Skipping exon 11 will likely result in a loss of BAP1 for that copy of the gene, explains Peña-Llopis. Since this exon has 185 base pairs – which is not a multiple of three – its loss leads to a shift in the reading frame with three base pairs, which enzymes use for protein translation. This in turn would lead to a codon below being misunderstood as a stop codon, which signals that the protein translation machinery is ending. mRNA transcripts that contain premature stop codons are typically broken down by the cell. In this particular patient, this likely resulted in a complete loss of BAP1 as she lost her second copy due to the deletion of a small segment of chromosomes, which is common in this cancer subtype.

Synonymous mutations in kidney cancer patients

Back in the TCGA database, which includes nearly 500 patients with clear cell renal cell carcinoma, the team found another eight patients who also had mutations BAP1 Exons near sites essential for splicing, two of which were within the sites required to glue exons 10 and 11 together. When you consider that there are 32 splice sites in the 17 exons that make up BAP1Finding two in eight is a significant number, according to Peña-Llopis. “This suggests that this is a hotspot for inactivating BAP1. However, the two patients had very different clinical outcomes, suggesting that other genetic changes may also play a role in the prognosis.

“I think this is an important finding,” notes James Brugarolas, a physician-scientist and oncologist who directs the kidney cancer program at the University of Texas Medical Center. BAP1 is mutated in around 10–15 percent of all clear cell renal cell carcinomas, mostly due to non-synonymous changes. “The study provides relatively convincing evidence for this. . . Mutations that do not affect the protein sequence in BAP1 These could be pathogenic driver mutations that lead to the inactivation of the tumor suppressor protein, ”adds Brugarolas, who has worked with Peña-Llopis in the past but was not involved in the new research.

Brugarolas says the data would have been even more convincing if more data on RNA sequencing and immunohistochemistry were available from the patient’s tumor, which could provide clearer evidence of exon skipping. And of course, such results can always be better supported by larger samples and replication in independent data sets, adds Supek. That is, “I think the in vitro experiments they do [did] suggest that the mutation they identify can alter splicing. And of course, the escape of exon 11 would result in a non-functioning protein due to a premature stop codon. One could make a very convincing argument for this, ”says Brugarolas.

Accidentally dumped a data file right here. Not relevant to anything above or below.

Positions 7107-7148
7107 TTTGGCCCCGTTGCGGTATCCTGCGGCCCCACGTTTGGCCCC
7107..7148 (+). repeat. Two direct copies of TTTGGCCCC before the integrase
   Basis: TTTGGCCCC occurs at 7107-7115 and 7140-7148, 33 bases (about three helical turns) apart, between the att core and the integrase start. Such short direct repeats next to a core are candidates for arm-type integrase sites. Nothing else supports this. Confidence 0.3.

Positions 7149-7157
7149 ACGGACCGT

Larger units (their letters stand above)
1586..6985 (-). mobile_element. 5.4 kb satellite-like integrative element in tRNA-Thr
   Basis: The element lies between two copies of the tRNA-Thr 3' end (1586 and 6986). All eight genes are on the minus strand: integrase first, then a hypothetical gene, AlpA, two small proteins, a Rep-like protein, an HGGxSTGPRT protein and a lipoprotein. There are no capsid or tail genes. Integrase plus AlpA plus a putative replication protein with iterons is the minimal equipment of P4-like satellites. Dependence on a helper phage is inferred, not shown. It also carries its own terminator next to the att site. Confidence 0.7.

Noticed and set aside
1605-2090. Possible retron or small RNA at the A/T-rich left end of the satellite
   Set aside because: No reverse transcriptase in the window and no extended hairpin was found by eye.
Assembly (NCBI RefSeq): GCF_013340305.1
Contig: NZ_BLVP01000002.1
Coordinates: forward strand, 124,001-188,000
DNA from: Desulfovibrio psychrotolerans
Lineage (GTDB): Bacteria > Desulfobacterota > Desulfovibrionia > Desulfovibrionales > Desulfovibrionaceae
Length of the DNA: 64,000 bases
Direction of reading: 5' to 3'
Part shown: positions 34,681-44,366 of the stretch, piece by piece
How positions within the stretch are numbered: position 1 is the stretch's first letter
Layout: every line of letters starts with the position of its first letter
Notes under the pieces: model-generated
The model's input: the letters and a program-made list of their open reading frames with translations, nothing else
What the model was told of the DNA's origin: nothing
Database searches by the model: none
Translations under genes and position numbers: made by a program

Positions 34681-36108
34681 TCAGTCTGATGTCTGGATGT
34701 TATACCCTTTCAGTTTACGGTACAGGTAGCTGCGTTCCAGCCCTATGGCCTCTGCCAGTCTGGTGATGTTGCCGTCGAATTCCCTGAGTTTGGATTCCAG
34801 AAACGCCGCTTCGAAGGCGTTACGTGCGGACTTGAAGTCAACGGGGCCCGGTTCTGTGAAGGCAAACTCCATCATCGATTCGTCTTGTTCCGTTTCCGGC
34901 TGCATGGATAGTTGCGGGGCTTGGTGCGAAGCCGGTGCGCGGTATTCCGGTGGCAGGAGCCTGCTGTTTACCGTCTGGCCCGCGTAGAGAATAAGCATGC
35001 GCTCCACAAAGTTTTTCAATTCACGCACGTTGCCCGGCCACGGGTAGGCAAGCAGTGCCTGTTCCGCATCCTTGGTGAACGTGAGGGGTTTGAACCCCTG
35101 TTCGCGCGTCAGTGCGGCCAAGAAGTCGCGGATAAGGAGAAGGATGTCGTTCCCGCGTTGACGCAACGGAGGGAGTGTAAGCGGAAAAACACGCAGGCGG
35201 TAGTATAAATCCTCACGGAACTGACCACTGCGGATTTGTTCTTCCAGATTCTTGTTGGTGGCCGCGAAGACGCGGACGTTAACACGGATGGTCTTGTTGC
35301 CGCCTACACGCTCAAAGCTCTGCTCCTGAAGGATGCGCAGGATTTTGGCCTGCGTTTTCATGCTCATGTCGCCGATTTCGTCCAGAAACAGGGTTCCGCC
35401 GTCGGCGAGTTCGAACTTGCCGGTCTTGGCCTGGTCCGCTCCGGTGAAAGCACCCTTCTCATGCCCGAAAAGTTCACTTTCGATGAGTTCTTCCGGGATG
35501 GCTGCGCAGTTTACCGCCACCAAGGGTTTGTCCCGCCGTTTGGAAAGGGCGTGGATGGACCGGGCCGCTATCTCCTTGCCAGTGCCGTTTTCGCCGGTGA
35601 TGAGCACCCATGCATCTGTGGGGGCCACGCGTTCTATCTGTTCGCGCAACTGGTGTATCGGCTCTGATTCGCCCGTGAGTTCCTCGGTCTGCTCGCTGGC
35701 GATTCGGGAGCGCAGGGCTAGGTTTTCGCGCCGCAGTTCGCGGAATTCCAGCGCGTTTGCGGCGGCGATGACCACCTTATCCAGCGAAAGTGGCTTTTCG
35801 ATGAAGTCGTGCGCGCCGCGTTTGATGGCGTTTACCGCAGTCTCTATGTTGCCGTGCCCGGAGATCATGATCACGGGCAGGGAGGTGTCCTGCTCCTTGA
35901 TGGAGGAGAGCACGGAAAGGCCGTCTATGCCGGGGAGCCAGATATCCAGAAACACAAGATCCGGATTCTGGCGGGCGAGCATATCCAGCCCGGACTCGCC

The clinical relevance of the finding is not yet apparent. Targeting loss of function mutations in tumor suppressor genes such as BAP1 has lagged behind targeting function gain mutations, such as enzymes that control cell growth and function, says Brugarolas; It is generally easier to inhibit mismatch proteins than to correct something that has already been removed by mutation. It is also unclear whether BAP1 Mutations could be used as biomarkers to predict patient response to therapies. “Like mutations in BAP1 [should] Its use for therapy is unknown, ”adds Brugarolas.

Overall, the results suggest researchers should also pay more attention to mutations, notes Thomas Mitchell, a clinician-scientist working on kidney cancer at the Wellcome Sanger Institute in the UK. “[There is] little awareness of mutations and their role in cancer. Generally they are ignored in sequencing studies because they are believed to be very unlikely to be drivers. “

However, larger studies in the past have predicted that mutations could also have pathogenic effects. In 2014, Supek and colleagues estimated that about 6 to 8 percent of pathogenic single nucleotide mutations in cancer genes are synonymous. Along with other studies, research seems to be converging on an estimate of 5 percent of all driver mutations that are synonymous – a “not negligible amount” that can be of great concern to some individual cancer patients, Supek says. Exon skipping is one mechanism by which such mutations could have deleterious effects, “but it will likely be different for each mutation as well.”

Understanding silent mutations, along with other overlooked genetic changes, could help uncover the underlying causes of disease for many individual patients for whom mutations do not clearly fall into the non-synonymous bucket, and open the door for treatment to be sought. “The human genome is a very complex thing, and there are many ways it can break down and lead to disease,” says Supek.

J. Niersch et al.ON BAP1 Synonym mutation leads to exon skipping, loss of function and poor patient prognosis. ” iScience, doi:10.1016 / j.isci.2021.102173.